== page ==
CONCLUSION: Reflexology was found to reduce the symptoms experienced by breast cancer patients, while at the same time increasing the functional and general health status.

    Be well!

    JP

  26. JP Says:

    Updated 04/21/18:

    https://www.ncbi.nlm.nih.gov/pubmed/29676928

    J Altern Complement Med. 2018 Apr 20.

    Effect of Reflexology on Infantile Colic.

    OBJECTIVE: The aim of this study was to explore the effect of reflexology on infantile colic.

    DESIGN: A total of 64 babies with colic were included in this study (n = 31: study group; n = 33: control group). Following a pediatrician’s diagnosis, two groups (study and control) were created. Sociodemographic data (including mother’s age, educational status, and smoking habits of parents) and medical history of the baby (including gender, birth weight, mode of delivery, time of the onset breastfeeding after birth, and nutrition style) were collected. The Infant Colic Scale (ICS) was used to measure the colic severity in the infants. Reflexology was applied to the study group by the researcher and their mother 2 days a week for 3 weeks. The babies in the control group did not receive reflexology. Assessments were performed before and after the intervention in both groups.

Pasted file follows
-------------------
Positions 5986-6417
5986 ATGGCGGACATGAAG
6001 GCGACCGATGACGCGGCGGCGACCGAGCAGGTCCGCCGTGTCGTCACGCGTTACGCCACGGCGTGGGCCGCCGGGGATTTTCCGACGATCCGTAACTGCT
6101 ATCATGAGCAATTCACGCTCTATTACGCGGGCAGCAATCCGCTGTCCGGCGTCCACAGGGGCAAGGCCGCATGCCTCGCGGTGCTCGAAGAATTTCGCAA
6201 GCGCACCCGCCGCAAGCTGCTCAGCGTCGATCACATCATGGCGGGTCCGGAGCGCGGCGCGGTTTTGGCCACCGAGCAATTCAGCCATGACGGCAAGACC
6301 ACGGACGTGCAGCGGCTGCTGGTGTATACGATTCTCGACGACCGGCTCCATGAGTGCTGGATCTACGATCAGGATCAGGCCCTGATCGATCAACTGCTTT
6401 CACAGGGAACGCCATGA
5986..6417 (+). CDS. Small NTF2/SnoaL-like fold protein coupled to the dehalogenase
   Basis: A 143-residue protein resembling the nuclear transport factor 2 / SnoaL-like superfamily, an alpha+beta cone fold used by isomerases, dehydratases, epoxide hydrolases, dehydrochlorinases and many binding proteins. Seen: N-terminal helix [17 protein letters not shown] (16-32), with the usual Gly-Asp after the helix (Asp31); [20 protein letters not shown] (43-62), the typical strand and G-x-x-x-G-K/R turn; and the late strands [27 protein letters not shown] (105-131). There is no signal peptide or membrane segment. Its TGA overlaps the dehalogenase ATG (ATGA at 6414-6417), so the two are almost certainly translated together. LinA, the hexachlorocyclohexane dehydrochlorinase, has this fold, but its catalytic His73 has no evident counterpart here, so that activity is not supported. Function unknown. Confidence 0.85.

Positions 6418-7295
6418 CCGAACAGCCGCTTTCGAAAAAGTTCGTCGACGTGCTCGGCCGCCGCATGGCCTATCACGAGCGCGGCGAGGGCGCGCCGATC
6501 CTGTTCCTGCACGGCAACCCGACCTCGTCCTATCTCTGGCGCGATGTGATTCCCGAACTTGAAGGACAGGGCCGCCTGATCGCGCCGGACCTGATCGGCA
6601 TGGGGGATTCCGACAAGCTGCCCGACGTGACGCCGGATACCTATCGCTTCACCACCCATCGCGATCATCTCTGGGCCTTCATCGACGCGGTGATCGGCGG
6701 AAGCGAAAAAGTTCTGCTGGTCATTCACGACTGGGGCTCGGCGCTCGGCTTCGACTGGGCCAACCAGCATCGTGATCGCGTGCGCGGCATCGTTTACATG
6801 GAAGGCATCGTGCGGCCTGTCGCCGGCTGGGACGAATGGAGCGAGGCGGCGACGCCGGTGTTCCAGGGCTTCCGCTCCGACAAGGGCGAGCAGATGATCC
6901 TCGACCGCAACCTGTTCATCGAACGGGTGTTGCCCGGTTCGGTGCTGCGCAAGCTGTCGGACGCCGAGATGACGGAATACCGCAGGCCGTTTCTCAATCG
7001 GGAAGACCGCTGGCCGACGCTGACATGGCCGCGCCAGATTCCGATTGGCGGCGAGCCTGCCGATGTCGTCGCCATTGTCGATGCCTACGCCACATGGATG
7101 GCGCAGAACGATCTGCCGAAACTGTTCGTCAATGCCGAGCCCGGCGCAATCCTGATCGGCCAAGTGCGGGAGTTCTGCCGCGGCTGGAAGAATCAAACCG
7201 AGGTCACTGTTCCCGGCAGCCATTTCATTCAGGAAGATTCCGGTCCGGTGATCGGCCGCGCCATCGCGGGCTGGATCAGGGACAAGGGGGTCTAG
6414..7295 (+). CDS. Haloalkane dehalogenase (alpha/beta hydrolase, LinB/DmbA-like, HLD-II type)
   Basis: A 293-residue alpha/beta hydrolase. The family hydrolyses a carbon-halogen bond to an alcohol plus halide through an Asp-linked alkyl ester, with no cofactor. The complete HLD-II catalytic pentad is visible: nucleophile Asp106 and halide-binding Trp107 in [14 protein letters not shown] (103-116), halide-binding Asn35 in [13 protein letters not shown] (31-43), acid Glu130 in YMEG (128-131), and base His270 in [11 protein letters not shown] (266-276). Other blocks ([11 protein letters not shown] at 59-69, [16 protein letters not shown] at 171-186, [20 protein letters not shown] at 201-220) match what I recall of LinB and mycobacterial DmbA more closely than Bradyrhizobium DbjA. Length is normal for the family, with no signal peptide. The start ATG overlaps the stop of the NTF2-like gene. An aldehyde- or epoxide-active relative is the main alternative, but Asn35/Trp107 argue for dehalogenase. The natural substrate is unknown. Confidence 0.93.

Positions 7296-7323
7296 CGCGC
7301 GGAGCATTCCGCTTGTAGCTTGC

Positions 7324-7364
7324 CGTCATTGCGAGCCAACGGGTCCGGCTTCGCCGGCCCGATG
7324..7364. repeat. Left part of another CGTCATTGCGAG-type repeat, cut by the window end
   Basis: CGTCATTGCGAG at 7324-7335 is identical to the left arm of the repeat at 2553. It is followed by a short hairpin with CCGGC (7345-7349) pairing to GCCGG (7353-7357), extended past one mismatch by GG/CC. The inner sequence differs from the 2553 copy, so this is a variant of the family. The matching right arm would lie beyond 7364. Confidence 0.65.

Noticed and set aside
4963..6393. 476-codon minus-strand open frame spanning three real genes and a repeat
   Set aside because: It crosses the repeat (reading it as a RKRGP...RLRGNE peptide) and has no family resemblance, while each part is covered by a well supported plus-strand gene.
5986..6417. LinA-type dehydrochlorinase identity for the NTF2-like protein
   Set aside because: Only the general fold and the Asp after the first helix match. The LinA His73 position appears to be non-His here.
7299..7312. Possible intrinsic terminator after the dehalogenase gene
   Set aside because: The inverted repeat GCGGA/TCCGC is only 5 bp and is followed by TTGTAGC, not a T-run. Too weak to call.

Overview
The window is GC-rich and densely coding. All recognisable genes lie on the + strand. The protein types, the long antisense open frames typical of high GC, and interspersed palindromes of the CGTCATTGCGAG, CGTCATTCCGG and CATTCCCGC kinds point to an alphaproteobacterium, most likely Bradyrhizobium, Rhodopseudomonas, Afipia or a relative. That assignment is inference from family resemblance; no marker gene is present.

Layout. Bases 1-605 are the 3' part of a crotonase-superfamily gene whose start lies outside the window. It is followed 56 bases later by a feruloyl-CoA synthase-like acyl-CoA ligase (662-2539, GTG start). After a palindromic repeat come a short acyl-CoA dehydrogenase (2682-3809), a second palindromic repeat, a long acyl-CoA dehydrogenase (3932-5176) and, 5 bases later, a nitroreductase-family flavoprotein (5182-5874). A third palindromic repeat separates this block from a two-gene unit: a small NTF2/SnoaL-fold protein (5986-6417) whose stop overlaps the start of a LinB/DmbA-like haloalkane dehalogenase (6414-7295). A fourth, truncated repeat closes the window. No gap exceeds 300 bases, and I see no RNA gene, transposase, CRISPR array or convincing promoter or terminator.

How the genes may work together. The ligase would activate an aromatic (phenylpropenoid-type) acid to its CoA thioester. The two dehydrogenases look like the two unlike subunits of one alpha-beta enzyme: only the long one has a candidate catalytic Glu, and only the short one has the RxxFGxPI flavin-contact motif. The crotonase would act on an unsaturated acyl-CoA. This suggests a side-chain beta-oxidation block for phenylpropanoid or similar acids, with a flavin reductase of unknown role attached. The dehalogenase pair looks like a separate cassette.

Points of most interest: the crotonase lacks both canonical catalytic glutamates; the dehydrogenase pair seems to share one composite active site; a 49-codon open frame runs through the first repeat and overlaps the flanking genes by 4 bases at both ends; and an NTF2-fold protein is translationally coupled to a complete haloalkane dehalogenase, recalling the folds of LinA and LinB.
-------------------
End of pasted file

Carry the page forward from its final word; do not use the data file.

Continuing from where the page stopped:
RESULTS: The groups were similar regarding sociodemographic background and medical history. While there was no difference between the groups in ICS scores before application of reflexology (p > 0.05), the mean ICS score of the study group was significantly lower than that of control group at the end of the intervention (p < 0.001).

    CONCLUSION: Reflexology application for babies suffering from infantile colic may be a promising method to alleviate colic severity.

    Be well!

    JP

  27. JP Says:

    Updated 07/08/18: